But Howe says she couldn't move.

"I had no place else to go," Howe explains. "We were minimum-wage people. And it was a home."

Their neighbor Jeff Lieb lived in the house closest to the plant for more than 30 years.

"My children grew up having to put up with carbon black. They have asthma," Lieb says, as he rattles off a list of problems familiar to his neighbors. "My grandchildren, when they'd come out and play, we'd throw their shoes away. It'd get on their clothes. It got on our dog."

Effects Felt Miles Away

And it wasn't just the Poncas living in the shadow of the plant who suffered. Wilma and Wally Schatz are non-Indian farmers who live a mile west of Continental Carbon.

"We [were] breathing that stuff and it was just covering us up," says Wilma Schatz, who keeps a salt shaker filled with the black powder in her laundry room so she can show it to visitors.

The couple complained to the ODEQ.

"Oh, [they've] been up here so many times," Wilma Schatz says. "And they would go over there and investigate." Then her husband interrupts: "That's as far as it went," he says.

Even three miles from the plant, in downtown Ponca City in 2005, then-Mayor Richard Stone was receiving calls about school playgrounds, freshly painted houses and all the cars at a car dealership tainted black. But all he had to do to see the problem was walk out of City Hall and look at the fountain on the plaza and the city's cherished bronze statue of a homesteader on horseback.

"You could rub your hand across here and it'd be just black," Stone recalls as he stands between the statue and the fountain. "And you'd rub your hands along the windowsills and it's going to be black."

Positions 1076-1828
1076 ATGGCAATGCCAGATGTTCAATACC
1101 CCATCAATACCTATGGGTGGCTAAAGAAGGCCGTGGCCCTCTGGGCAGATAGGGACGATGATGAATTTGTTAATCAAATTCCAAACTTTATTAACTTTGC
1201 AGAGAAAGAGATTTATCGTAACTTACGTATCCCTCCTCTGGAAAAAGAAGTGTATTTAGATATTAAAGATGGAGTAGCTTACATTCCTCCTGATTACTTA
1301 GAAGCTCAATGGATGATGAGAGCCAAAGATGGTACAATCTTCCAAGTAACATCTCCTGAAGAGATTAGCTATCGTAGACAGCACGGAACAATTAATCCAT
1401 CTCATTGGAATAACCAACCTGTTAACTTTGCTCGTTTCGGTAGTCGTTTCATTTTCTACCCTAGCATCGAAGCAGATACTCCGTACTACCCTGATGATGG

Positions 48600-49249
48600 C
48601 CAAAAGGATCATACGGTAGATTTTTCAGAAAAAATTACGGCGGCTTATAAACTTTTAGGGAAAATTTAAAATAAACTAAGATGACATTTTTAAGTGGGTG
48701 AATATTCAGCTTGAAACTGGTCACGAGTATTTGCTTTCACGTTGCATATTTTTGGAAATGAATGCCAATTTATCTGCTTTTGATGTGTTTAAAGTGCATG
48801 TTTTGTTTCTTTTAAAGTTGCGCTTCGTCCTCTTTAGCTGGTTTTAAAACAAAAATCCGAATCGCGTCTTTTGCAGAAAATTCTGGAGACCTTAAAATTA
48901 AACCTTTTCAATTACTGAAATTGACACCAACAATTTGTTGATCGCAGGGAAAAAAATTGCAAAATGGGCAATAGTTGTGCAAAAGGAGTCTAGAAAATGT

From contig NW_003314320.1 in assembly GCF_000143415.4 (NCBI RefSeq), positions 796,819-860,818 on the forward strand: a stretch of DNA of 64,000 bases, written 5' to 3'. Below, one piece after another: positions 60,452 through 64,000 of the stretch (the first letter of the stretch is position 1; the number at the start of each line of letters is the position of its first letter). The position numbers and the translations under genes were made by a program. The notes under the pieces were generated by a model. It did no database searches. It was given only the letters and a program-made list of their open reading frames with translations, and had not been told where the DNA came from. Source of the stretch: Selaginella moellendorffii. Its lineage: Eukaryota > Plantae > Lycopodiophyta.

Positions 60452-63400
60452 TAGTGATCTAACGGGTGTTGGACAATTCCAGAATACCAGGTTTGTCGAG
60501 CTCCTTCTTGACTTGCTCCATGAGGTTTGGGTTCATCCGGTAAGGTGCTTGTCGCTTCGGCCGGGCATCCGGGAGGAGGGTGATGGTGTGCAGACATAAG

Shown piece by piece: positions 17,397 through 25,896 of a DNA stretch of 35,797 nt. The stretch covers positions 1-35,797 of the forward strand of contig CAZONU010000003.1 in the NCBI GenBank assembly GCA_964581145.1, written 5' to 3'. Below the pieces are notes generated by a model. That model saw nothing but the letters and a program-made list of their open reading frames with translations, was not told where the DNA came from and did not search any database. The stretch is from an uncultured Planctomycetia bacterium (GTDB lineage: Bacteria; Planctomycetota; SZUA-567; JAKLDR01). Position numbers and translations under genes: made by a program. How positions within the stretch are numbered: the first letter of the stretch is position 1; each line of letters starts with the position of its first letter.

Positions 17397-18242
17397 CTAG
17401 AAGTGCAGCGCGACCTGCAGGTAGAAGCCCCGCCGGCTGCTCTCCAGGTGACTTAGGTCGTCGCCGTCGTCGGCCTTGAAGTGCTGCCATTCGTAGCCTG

Continental Carbon sent out cleaning crews at times, but for 18 years the company insisted its plant was not the source of the powder.

"I can't explain what was occurring and why they were calling," says Continental Carbon's Hetu, who has been with the company just seven months. "But I can tell you that all of the testing that was done showed that it was not engineered carbon. Whether it was mold or whether it was mildew or whether it was soot, it was not engineered carbon in 99 percent of the cases."

Inconclusive Results

NPR and the Center for Public Integrity sought those test results, but the company says they're part of sealed court documents and can't be released. The Ponca tribe and ODEQ found that testing for carbon black was inexact.

"As soon as that black enters the atmosphere," explains Jesse Beck, the environmental manager for the Ponca tribe, "it starts being changed by the atmosphere to where it's not chemically the exact same [material] as the stuff that's in the plant."

ODEQ declined NPR's repeated requests for interviews for this story, but in 2005, then-spokeswoman Monty Elder explained more about the testing difficulties in an interview with the public radio program Living on Earth.

"As soon as carbon black leaves the stack ... it starts to stick together," Elder said. "It starts to stick to mold particles. It sticks to dust particles. It sticks to dog hair. ... It cannot be considered, by this test, as carbon black."

ODEQ sent out inspectors in response to complaints, but the agency had a nearly impossible standard for strong enforcement responses.

"We would have to send someone to the facility, and they would have to physically see dust coming off the facility," Elder explained in the 2005 Living on Earth interview. "And depending on weather conditions and depending on how close the local ODEQ office was to the facility ... we may or may not have seen dust coming off."

Many of the complaints reviewed by NPR and the Center for Public Integrity reported clouds of dust escaping the plant at night and on weekends. But state inspectors responded in daylight and often days later. They repeatedly found exposed piles of carbon black at and outside the plant and residue at homes downwind. But they told complainants there was nothing they could do. In 2003, the state was so overwhelmed by complaints, it suddenly stopped sending out inspectors.

EPA was called in because the federal agency is supposed to make sure ODEQ is enforcing the federal Clean Air Act. But EPA simply deferred to the state. EPA also declined interview requests for this story, citing an ongoing but unspecified federal enforcement investigation of Continental Carbon.